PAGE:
Gillings School hosts Pearl Hacks, a tech innovation event for first-time student hackers

March 16, 2019

Participants pose with their web product at the Pearl Hacks demo fair

Participants pose with their web product at the Pearl Hacks demo fair.

Graduate and undergraduate students from more than 10 universities gathered at UNC’s Gillings School of Global Public Health on Feb. 16-17 for the 2019 Pearl Hacks, a weekend-long hackathon for female and nonbinary students. The event, in its fifth year, was an opportunity for more than 250 like-minded students to network, form small teams, and imagine and produce an innovative tech “hack” over the course of 24 hours.

“In 2019, we have more data than we know what to do with,” said Christin Daniels, MA,  senior director of research and innovation in the Gillings School’s Research, Innovation and Global Solutions unit. “We are thrilled to host an event for women and nonbinary individuals – who are underrepresented in programming and computer science fields – to gain skills that help transform data into usable information.”

Students, most of whom were first-time hackers, were offered 20 coding and product development workshops (e.g., Intro to Web Development, Getting Started with APIs, Making an iOS App, Basic Backend in Python) and professional development classes (e.g., Career 101, How to Ace a Coding Interview, How to Demo), most of which were taught by event sponsors, including Google, SAS, Microsoft and Genesys.

Air mattresses and various foods provided refreshment breaks during the intense period of creativity.

Nicole Gonzalez (center) and Alicia Reynolds (right), members of the winning team, pose with Susanna Choi, Gillings School master's student and event judge (left) and the team's final mobile app product. Not pictured is team member Chelsie Kolberg.

Nicole Gonzalez (center) and Alicia Reynolds (right), members of a winning team, ‘6 Degrees to Success,’ pose with Susanna Choi, Gillings School master’s student and event judge (left) and the team’s final mobile app product. Not pictured is team member Chelsie Kolberg.

Participants competed for more than 20 prizes, one of which was the Gillings School “One Health” prize.

“’One Health’ describes a transdisciplinary and cross-sector approach we often use to address big public health problems, such as combating antimicrobial resistance, improving access to healthy food and clean water, or predicting emerging pandemics,” Daniels said.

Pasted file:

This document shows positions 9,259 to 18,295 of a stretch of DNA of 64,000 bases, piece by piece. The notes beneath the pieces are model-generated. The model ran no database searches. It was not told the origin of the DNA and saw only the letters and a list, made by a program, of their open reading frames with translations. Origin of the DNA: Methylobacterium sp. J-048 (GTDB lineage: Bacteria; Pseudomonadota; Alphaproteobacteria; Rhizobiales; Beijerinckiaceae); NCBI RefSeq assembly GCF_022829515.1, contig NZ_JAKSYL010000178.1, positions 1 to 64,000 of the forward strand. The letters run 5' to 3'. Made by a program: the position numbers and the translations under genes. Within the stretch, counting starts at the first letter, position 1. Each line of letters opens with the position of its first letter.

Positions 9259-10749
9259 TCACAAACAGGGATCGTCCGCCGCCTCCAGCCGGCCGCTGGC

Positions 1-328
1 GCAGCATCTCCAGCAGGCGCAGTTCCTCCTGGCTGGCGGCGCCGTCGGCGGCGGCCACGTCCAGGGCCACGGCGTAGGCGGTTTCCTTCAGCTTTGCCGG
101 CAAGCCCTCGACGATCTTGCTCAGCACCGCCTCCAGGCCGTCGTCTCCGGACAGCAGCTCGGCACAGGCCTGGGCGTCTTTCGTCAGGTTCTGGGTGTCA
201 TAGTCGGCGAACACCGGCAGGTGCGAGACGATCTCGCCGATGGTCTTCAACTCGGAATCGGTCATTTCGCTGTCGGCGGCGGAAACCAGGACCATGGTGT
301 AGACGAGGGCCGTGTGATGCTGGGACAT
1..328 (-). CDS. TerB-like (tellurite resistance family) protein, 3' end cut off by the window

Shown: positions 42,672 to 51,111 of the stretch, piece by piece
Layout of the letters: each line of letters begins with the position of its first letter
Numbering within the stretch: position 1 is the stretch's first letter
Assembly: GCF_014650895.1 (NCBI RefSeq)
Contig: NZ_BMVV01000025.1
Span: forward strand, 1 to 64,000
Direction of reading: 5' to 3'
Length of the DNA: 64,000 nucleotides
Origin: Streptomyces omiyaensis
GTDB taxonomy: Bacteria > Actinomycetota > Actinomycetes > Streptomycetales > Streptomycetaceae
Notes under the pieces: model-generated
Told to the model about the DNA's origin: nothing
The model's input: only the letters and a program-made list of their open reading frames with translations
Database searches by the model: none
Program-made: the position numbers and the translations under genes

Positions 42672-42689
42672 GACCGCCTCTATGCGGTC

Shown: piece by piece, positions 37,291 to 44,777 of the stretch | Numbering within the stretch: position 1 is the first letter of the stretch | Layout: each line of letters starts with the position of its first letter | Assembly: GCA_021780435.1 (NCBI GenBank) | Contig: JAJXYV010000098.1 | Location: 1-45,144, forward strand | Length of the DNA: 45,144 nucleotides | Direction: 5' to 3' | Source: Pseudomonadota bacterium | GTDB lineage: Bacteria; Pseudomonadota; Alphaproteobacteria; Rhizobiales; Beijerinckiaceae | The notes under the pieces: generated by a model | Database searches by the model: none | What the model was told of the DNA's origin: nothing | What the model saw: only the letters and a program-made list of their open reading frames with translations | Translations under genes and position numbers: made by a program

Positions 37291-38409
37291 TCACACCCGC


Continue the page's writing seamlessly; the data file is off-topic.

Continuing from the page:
The One Health prize was awarded to Nicole Gonzalez, Alicia Reynolds and Chelsie Kolberg, a team of Master of Public Health students at the Gillings School who developed a gamified mentorship and advocacy mobile app for female high school students, called 6 Degrees to Success.

“It was wonderful to witness and feed off of the energy of so many first-time hackers inspired to create innovative tech products to address public health concerns,” said Susanna Choi, Master of Public Health student in nutrition at the Gillings School and mentor and judge for the One Health prize. “The 6 Degrees to Success mobile app best met our top criteria of societal need, novelty and implementability, with a focus on the One Health strategic theme.”

Pearl Hacks 2019 had a turnout of more than 250 graduate and undergraduate students from more than 10 U.S. universities.

Pearl Hacks 2019 had a turnout of more than 250 graduate and undergraduate students from more than 10 U.S. universities.

Among the sponsors of the event were the UNC Gillings School, UNC Department of Computer Science, Capital One, CapTech, RedHat, Red Ventures, BNY Mellon, Fidelity Investments, Genesys, JP Morgan Chase & Co., Microsoft, ncino, pwcSentryOne, Splunk, Bandwidth, Barings, Credit Suisse, Deutsche Bank, Google, Kaleido, MetLife, OptumSAS, Willowtree, RENCI, Rewriting the Code and StickerMule.

Congratulations to the 2019 Pearl Hacks winners, listed by sponsoring organization, prize name and winning team:

  • Gillings School, One Health, 6 Degrees to Success App
  • Credit Suisse, Best use of automation, URSecure
  • Google, Best use of Google API, car-bonfootprint
  • Met Life, Most impactful hack, Ctrl-B
  • Optum, Best health hack, HealthHelp
  • Rewriting the Code, Best women empowerment hack, Tinklr
  • CS+ Social Good, Most enivironmentally aware hack, car-bonfootprint
  • Bandwidth, Future of instant messaging, 2nd place, Pearlbot
Students listen intently during a coding workshop that was held at the hackathon.

Students listen intently during a coding workshop that was held at the hackathon.

  • Bandwidth, Future of instant messaging, 1st place, Find your Flex
  • BNY Mellon, Best user-driven design, Campus Watch
  • Fidelity, Best beginner hack, Mentor Finder
  • Genesys, Best use of AI/machine learning, RecipeGenie
  • JP Morgan, Best hack for social good, FundRaiserHer
  • Microsoft, Best use of Azure Devops, PearlHacks2019
  • nCino, Why so serious hack?, Wake Meme Up
  • Splunk, Best use of Splunk, EmpoWOMENt
  • Capital One, Best financial hack, Teracare
  • Red Ventures, Most innovative hack, Face Off Buzz On
  • MLH, Best domain registered with domain.com, EmpoWOMENt
  • MLH, Best use of Google cloud platform, EmpoWOMENt
  • Pearl Hacks, 3rd place, LearnToType
  • Pearl Hacks, 2nd place, Remember
  • Pearl Hacks, 1st place, Ladies in Tech

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Contact the Gillings School of Global Public Health communications team at sphcomm@listserv.unc.edu.

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